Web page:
Voila, a property bubble.

    The negative gearing comes in because in Australia’s unique (and broken) system, the cost of all those mortgages is effectively paid for out of what would otherwise be the speculators’ tax bill.

    Abolishing Negative Gearing would be a great way to hike rents and crash the economy. Property Owners will be faced with a choice, Hike rents or lose money. Faced with being hundreds of dollars a month out of pocket, or making someone else pay, I know what I would do.

    The problem is that rents are ultimately based on people’s actual incomes (unlike house prices, which are based on borrowing power).

    You can’t hike rents on tenants who can’t afford to pay more (and make no mistake, lots of tenants - especially in city areas - are right on the edge of how much they can afford), because they pack up and leave.

    And before anyone says “The tenants will just move on” can someone please tell me where to?

    Into one of those properties that will be flooding the market as the property speculators go bankrupt. Into shared houses. Back to their parents. Into the positively-geared properties that real investors own.

    by drsmithy on May 10, 2011 at 3:52 pm

  6. I’d really like a better answer from those saying we should get rid of negative gearing.

    1/ Does this apply only non incorporation taxpayers.
    2/ Does this apply only to one class of asset - ie property used for private housing
    3/ Will this apply to all taxpayers including companies that invest in new or existing assets.

    I agree the housing market is overpriced - but negative gearing is a furphy.

    The issue is manipulated supply - where we no longer release land - and when we do it’s via drip release with limited or zero competition within a new area being released. Landcom, Developers, the Greens and NIMBYs all share responsibility for this.

    The cost of building a house - or renovating has also gone through the roof due to the China Boom and the local Mining Boom - with material and labour costs driven by the global marketplace price for such.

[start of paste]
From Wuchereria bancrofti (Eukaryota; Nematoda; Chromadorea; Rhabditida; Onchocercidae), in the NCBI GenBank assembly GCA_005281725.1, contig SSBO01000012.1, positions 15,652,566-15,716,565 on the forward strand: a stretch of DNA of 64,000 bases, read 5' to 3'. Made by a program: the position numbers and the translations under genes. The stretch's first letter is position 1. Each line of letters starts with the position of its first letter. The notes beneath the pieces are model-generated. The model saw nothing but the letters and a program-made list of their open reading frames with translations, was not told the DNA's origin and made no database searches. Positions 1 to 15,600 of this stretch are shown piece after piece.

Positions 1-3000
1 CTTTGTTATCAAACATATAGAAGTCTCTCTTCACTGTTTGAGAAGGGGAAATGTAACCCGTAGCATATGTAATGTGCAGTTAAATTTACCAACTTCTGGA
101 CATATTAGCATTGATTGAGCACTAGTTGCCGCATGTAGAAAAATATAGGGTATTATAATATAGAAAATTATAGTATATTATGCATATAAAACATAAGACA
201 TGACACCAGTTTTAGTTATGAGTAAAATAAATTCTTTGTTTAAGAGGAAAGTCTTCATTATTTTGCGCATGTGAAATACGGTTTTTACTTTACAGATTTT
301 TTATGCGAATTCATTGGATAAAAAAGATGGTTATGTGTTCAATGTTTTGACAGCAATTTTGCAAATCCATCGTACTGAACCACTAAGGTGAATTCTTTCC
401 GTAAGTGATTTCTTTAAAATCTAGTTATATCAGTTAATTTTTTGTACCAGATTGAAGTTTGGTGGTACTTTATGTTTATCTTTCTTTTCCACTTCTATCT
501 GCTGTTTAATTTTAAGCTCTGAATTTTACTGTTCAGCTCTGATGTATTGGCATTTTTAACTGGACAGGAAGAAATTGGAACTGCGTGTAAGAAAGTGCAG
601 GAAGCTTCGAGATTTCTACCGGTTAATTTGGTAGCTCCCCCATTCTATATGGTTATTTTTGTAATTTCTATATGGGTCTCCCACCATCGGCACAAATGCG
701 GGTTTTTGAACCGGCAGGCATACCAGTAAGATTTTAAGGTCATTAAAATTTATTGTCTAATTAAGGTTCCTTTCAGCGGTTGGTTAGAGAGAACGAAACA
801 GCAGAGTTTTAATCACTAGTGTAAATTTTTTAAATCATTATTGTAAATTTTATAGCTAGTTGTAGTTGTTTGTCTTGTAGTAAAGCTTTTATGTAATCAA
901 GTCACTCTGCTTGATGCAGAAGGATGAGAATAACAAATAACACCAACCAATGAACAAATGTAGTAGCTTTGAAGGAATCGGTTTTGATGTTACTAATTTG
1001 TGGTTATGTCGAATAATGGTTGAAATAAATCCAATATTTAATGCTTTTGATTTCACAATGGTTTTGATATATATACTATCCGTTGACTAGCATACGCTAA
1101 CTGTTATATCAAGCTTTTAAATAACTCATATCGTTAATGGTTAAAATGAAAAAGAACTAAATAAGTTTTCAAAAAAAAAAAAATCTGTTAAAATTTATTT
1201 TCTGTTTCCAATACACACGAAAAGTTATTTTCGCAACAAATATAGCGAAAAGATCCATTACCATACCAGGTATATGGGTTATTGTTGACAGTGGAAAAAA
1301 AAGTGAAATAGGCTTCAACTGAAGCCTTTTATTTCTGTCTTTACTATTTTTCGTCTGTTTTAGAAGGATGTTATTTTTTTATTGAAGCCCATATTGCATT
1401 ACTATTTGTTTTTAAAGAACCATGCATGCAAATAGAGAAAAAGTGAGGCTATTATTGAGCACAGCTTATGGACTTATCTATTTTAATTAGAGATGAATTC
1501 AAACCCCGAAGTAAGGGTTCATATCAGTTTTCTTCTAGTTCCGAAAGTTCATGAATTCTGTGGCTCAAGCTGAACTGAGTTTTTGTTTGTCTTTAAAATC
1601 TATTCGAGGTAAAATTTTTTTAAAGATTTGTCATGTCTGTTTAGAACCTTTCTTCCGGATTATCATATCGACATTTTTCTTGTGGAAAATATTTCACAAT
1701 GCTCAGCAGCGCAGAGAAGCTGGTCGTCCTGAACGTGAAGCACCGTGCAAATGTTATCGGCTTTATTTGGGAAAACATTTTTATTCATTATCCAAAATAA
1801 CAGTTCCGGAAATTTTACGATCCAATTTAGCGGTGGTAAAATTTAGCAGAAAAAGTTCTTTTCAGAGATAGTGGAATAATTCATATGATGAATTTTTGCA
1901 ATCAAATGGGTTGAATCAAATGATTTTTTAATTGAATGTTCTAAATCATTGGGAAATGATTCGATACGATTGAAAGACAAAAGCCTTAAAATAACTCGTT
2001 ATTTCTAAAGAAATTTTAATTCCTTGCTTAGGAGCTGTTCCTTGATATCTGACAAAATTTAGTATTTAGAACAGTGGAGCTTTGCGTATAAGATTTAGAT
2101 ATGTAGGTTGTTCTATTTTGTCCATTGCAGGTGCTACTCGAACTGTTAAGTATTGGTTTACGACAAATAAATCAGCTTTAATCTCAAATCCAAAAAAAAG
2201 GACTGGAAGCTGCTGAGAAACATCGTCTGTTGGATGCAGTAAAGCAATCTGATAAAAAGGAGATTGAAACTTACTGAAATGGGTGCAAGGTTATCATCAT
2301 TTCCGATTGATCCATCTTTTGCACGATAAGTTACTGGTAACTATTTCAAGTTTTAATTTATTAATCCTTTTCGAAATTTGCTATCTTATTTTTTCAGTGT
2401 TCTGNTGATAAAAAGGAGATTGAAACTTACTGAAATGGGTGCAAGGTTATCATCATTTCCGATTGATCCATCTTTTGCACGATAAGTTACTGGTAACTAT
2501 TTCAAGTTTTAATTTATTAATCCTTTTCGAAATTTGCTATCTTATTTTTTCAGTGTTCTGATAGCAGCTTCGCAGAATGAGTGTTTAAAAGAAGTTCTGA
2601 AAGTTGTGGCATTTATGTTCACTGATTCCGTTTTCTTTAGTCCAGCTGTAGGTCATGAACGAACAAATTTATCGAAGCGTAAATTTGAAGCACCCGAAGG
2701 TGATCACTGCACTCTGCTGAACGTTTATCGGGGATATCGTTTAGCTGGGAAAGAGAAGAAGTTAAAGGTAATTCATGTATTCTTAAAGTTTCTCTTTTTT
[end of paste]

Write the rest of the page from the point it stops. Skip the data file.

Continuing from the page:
Getting rid of the first home buyers grant, and restricting loan to equity ratios are another issue.

    by Simon Mansfield on May 10, 2011 at 4:27 pm

  7. Worse still is the availability of negatively geared funds to buy ‘old’ shares. A totally non productive asset Much enjoyed and promoted by banks.

    by Patrick Grant on May 11, 2011 at 8:44 am

  8. What complete twaddle and yet another example of property hysteria.

    There is a very simple accountancy principle at work here which applies everywhere - not just property. ie: Costs expended in earning an income are tax deductable. Clearly removing costs associated with investment property implies that the principle would be applied in a discriminatory fashion. The only people moaning about negative gearing are those who have failed to get into property and who, by promoting abolishing a legitimate tax deduction, fail to understand that the resulting upward pressure on rents would ensure a financial disaster for those families who rent.

    And for those who still do not understand - negative gearing is by definition a self limiting strategy: excess costs above income do need to be funded, therefore for the vast majority of Mum and Dad investors with a property or two, that’s all they will be able to afford. At least they are investing for their retirement, not planning to be a burden on the tax system, and providing a roof over tenants heads.

    A completely stupid and self - serving article.

    by peterd099 on May 11, 2011 at 2:27 pm

  9. There is a very simple accountancy principle at work here which applies everywhere - not just property. ie: Costs expended in earning an income are tax deductable.